A North Carolina teen has gone viral this weekend for using the success of Popeyes chicken sandwich as an opportunity to get his community civically engaged.

According to CNN, over the weekend 17-year-old David Ledbetter was spotted outside of a Charlotte, N.C., Popeyes handing out sample ballots and voter registration forms to those waiting in line.

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Last week, after Popeyes announced that its crispy chicken sandwich was now available nation wide, they become embroiled in a war of words with fast food competitors Chick-fil-A and Wendy’s causing #ChickenWars and #ChickenSandwichTwitter to trend on social media.

“We were seeing how long the lines were [at Popeyes] and figured we would try to go get individuals to vote,” Ledbetter told CNN. “I was just hoping that the individuals would register to vote.”

A Smart Strategy

Before executing his plans, the high school senior did his due diligence by workshopping brainstormed the voter engagement idea with a local attorney, Stephanie Sneed, who is currently running for the local school board. Together they came up with the most effective course of action.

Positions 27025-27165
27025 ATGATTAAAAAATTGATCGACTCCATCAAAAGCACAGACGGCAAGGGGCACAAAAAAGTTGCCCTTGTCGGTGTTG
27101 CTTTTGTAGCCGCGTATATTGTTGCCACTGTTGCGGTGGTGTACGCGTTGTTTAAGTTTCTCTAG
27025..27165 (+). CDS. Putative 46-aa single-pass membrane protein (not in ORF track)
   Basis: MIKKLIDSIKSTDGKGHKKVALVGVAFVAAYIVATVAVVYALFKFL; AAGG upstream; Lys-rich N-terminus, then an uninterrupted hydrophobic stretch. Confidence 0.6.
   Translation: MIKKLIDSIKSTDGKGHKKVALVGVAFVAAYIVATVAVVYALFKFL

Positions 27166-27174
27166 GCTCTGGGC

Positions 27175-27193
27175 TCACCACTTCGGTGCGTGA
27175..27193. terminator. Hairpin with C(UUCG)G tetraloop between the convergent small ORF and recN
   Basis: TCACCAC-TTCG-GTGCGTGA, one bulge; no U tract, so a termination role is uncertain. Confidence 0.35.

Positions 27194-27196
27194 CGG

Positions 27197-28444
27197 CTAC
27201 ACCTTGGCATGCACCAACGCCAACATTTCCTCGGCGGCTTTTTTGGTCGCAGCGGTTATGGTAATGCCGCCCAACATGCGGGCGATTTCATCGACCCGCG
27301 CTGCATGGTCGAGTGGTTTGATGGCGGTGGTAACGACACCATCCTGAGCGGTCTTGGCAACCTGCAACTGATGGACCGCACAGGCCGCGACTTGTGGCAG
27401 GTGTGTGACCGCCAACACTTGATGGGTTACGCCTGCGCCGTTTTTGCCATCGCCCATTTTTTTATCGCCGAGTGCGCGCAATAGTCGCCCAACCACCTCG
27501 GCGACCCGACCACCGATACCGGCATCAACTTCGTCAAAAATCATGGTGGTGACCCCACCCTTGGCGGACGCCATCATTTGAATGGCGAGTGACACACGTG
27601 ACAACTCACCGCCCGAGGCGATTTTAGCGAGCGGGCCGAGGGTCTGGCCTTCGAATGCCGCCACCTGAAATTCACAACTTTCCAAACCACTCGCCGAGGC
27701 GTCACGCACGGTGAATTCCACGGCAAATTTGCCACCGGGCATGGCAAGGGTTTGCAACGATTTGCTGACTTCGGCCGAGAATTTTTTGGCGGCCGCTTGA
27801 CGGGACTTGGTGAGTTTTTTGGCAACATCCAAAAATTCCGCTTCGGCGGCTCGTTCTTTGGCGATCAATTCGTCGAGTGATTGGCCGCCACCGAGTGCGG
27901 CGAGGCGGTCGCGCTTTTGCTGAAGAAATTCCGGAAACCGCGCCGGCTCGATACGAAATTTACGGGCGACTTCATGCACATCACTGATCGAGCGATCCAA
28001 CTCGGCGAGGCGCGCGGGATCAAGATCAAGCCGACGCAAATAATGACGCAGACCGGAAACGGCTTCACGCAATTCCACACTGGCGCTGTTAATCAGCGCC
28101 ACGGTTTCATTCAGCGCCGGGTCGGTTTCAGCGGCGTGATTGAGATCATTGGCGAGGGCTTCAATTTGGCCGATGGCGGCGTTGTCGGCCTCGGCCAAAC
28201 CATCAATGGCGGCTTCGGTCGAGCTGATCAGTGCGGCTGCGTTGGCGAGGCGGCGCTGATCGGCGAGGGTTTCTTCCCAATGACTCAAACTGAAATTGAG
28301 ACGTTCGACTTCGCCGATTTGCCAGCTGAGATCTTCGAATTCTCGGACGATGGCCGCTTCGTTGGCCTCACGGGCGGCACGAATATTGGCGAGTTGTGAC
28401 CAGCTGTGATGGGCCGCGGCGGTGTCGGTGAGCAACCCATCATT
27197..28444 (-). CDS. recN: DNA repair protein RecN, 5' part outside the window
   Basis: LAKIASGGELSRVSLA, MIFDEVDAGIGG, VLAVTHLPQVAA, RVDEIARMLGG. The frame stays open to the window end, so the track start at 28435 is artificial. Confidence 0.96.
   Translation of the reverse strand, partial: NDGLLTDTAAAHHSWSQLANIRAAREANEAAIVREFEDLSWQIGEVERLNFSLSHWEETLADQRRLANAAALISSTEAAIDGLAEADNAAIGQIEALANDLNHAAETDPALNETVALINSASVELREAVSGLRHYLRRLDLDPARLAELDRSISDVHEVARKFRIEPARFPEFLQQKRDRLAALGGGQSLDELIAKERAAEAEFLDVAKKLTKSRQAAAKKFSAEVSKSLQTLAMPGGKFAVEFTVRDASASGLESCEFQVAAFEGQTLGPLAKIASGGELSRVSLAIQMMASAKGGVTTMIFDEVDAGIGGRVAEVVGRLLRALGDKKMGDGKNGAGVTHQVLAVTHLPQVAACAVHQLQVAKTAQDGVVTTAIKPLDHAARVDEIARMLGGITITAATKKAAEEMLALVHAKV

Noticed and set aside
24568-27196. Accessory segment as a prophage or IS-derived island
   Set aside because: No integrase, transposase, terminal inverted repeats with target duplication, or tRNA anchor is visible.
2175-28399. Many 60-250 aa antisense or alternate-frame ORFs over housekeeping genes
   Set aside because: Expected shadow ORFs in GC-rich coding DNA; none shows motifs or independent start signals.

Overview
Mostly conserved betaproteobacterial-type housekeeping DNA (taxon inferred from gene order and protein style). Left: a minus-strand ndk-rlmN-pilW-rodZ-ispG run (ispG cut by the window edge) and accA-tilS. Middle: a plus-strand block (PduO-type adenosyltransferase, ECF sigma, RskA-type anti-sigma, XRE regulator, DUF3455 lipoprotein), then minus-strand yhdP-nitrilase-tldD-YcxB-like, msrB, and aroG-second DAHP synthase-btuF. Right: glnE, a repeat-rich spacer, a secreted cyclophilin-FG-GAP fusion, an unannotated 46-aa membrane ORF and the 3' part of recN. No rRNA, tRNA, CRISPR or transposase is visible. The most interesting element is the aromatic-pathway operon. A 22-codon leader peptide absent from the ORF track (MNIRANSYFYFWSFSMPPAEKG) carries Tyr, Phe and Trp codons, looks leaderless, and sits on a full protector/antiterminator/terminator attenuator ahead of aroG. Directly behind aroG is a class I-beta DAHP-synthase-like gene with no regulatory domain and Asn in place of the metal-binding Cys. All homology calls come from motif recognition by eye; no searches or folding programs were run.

“We had been talking about the great chicken sandwich debate,” explains Sneed. “We came up with the idea to go to Popeyes because of the large number of people waiting in lines.”

Sneed also pointed out that Ledbetter’s engaging personality played a big role in getting patrons to actually participate and accept the forms.

“Because he’s young, he has a new perspective on candidates engaging with young people,” she said. “He’s already engaged and it’s in his makeup.”

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This isn’t the young man’s first attempt to reach his community, he’s also co-founded a local organization called Imagine This which he is in the process of turning into a nonprofit that helps Charlotte students gain access to college.

Although Ledbetter is only 17, he’s already pre-registered to vote for when he turns 18.

“I like engaging with the community,” he concluded. “And I have aspirations with helping people and making society a better as a whole.”